By Melissa Fossum
By Lauren Wise
By New Times
By Amanda Savage
By Jason P. Woodbury
By Troy Farah
By New Times
Country music is more popular than it's ever been. CDs and concert tickets are selling like never before. The names of Garth, Clint and Reba now carry the kind of global recognition once reserved only for Sinatra. Black cowboy hats have become the most nauseating pop-culture symbol since disco's platform shoe. It looks like that old bumper-sticker saying, "If it ain't country, it ain't music," has finally come true. The charred underbelly of country music's current popularity is that most of the music's cutting-edge performers have been driven away by the Nashville establishment. Music City's small minds and tight asses have convinced k.d. lang, Steve Earle, Lyle Lovett, Nanci Griffith, Jimmie Dale Gilmore, Carlene Carter and others to head for less uptight surroundings--usually Austin or L.A. Fed up with trying to fit one of Nashville's preset molds, most outcasts end up leaving the music, too. The process of being what singer Tish Hinojosa calls "starved out of Nashville" is usually the same. First, anyone too imaginative or too determinedly iconoclastic is out. A more onimous obstacle to Nashville success is race. Although a few minority performers like the Mavericks' Raul Malo and black singer Cleve Francis have broken through, country music has always been a white fraternity. For any other race, finding success there often means sounding and acting white. For Tish Hinojosa, that was a condition she was willing to accept--for a while. Blessed with a supple, Emmyloulike soprano and decent guitar skills, the dark-eyed, dark-haired Hinojosa had begun her musical career at home in San Antonio, where she sang traditional Mexican music. In the mid-Seventies, she moved to New Mexico, where she learned about "progressive" country music from Taos twit Michael Murphy. It was there that she set her sights on Nashville.
Hinojosa's fantasy of country-music success began in 1983 when she and her family moved to Music City. Behind the Pine Curtain, Hinojosa (pronounced ee-no-HO-sah) landed a job in the office of Mel Tillis Productions and even made a single, "I'll Pull You Through," for Curb Records. But it wasn't long before the cliques and stylistic walls that Nashville is famous for began to hem her in. Hinojosa's idea was to form an original style, mixing what she calls "real country music"--tunes by Patsy Cline, Merle Haggard and especially Bob Wills--with her border-music heritage. The Nashville record producers said no. Success would come only on their terms. Hinojosa had to choose between being an English-only, "Stand By Your Man" crooner or a Spanish-language singer to be pitched at the niche Latino market. Only the former meant mainstream success. Hinojosa decided to try to play it Nashville's way.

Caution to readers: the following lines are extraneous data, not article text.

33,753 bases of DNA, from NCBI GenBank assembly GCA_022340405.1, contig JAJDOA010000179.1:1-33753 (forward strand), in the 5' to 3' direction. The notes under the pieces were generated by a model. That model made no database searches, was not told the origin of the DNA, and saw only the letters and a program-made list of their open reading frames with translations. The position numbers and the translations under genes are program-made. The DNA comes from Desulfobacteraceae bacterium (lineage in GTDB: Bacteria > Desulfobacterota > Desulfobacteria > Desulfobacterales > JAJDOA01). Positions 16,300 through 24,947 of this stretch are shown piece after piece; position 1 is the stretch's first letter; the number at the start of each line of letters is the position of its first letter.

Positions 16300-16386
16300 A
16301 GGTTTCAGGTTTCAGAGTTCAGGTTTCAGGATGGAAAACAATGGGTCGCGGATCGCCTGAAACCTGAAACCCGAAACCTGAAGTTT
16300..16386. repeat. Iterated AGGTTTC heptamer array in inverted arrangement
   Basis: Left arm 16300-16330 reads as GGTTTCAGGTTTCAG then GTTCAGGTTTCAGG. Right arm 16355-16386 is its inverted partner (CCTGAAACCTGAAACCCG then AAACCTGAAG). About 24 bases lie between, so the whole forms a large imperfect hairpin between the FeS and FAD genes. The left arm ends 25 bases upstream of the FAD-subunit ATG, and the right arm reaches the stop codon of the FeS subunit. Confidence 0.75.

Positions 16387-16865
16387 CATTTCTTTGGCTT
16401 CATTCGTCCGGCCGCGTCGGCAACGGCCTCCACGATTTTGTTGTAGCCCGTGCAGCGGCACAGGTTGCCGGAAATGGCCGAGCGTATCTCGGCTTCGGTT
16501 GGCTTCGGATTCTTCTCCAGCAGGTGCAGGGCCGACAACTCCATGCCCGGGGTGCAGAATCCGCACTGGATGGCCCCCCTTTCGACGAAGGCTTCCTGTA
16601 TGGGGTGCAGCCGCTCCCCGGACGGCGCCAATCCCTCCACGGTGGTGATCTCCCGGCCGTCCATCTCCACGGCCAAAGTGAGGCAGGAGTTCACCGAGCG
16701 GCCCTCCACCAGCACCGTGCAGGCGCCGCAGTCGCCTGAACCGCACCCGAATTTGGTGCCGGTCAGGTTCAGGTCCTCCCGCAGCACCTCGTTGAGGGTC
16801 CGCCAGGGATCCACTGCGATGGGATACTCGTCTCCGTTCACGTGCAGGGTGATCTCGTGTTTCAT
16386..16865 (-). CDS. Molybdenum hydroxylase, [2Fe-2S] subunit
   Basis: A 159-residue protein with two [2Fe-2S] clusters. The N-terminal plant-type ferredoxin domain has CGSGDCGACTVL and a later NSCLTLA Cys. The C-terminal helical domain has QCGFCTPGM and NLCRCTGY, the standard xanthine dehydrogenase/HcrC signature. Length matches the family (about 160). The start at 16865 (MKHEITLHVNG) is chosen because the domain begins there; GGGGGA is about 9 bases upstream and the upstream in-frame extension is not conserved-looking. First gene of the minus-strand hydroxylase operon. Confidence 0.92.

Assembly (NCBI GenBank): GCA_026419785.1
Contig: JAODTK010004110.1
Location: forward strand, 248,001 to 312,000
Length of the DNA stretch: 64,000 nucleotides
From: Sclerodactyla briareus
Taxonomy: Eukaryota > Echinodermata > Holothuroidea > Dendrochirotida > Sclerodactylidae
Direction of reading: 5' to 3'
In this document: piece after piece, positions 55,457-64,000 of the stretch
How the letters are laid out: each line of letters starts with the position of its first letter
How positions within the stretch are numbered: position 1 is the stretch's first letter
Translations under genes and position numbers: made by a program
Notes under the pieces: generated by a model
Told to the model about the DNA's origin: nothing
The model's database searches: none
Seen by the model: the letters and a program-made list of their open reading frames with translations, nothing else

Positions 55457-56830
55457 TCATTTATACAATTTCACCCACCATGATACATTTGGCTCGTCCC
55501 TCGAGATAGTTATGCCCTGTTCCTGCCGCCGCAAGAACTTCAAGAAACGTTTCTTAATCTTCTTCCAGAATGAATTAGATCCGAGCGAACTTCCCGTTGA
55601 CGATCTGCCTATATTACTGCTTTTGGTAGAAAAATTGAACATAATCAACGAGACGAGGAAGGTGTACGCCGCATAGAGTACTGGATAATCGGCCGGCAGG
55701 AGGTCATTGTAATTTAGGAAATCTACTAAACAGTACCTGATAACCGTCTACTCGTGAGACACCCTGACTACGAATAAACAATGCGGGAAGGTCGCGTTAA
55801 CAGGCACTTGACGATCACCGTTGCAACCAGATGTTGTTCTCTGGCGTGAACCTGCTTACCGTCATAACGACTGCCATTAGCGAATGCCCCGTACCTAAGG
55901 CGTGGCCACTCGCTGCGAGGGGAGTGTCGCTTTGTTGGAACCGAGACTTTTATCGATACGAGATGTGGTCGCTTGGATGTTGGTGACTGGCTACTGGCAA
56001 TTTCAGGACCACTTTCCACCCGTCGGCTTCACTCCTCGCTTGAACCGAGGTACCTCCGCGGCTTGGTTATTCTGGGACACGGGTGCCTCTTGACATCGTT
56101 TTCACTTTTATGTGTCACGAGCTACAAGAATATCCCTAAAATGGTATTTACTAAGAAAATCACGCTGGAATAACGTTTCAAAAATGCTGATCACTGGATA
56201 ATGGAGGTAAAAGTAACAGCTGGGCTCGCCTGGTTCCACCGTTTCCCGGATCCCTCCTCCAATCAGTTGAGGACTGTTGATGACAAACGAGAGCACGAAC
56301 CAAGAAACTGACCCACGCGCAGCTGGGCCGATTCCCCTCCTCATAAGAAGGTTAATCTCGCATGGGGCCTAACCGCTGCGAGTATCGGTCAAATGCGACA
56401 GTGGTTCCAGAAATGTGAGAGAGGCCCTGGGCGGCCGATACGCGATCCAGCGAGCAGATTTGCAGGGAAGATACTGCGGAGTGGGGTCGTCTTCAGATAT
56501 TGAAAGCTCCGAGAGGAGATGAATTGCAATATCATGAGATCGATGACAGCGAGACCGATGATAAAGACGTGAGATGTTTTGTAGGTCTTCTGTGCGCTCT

"The first year in Nashville, it was so new to me. And I wasn't ready to pitch myself as a songwriter. So I tried to give them what they wanted in a singer," Hinojosa says. "But as I grew as a songwriter, my background began to be more and more a part of my music. After a while, I couldn't fit into the neat package they wanted."
Finding her own voice and point of view opened Hinojosa's eyes to racism she had previously been too starstruck to see. At around the same time, Hinojosa and husband (and now-manager) Craig Barker also had their first child. These two factors combined to inspire Hinojosa into a full-fledged rediscovery of what she calls her "Hispanicness."
"I've been around people who were racist all my life and often I didn't even know it," she says flatly from her home in Austin. "It all depends on how you let things roll off your back. In Nashville, people would be telling Mexican jokes and I'd be right there with them, laughing. But when I walked away, I'd always be thinking, 'Don't they know what I am?' "A lot of things were born when my first child was born. When I didn't or couldn't have my heritage anymore, it became more precious to me. I had a new baby and I began to feel an obligation to this new generation to pass that heritage on to her."
Hinojosa left Nashville in 1986. Since then she's been riding an emotional roller coaster that's included stops at a major label, an indie label and periods of nerve-racking idleness. Lately, though, the 37-year-old Hinojosa has found holding on to her wild ride a bit easier.
Last summer, Hinojosa signed with Boston-based indie Rounder Records. In September, Rounder released Hinojosa's second studio album, Culture Swing. This strong collection shows that Hinojosa has hit pay dirt in her quest for a style that blends the fiddles and pedal steel of country music with the bajo sexto and accordion of conjunto music. Conjunto is one of the traditional forms of Mexican-American border music that began in Texas. Most of all, Culture Swing is a songwriting showcase. From conjunto-flavored ballads like "C¢razon Viajero" (Wandering Heart"), gorgeous, country-pop crossovers like "Every Word" and western swing shuffles like "Louisiana Road Song," every tune here is a winner. While most lope along at a midtempo gallop, Hinojosa's melodies have become truly memorable. Filled with images of "prairie moons" and "long, cold beers," Hinojosa's lyrics can be emotionally direct or overtly political, as in "Something in the Rain," a tribute to migrant workers killed by pesticides. Labeled "Mex-Tex" by longtime Hinojosa pal Jimmie Dale Gilmore, Culture Swing is exactly the kind of artistically distinct yet hard-to-pigeonhole musical hybrid that makes Nashville nervous.